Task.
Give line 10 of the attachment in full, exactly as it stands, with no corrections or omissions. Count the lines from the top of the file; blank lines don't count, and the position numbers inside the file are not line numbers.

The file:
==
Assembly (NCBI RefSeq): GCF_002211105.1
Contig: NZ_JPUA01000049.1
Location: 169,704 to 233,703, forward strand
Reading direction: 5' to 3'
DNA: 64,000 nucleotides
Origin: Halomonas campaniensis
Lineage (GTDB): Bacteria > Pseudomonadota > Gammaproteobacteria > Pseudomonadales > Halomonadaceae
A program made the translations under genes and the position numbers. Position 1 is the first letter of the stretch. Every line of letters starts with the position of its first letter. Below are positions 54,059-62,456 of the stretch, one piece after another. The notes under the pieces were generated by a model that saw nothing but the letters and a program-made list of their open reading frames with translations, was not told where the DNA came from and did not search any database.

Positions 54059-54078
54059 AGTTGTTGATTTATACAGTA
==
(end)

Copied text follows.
54059 AGTTGTTGATTTATACAGTA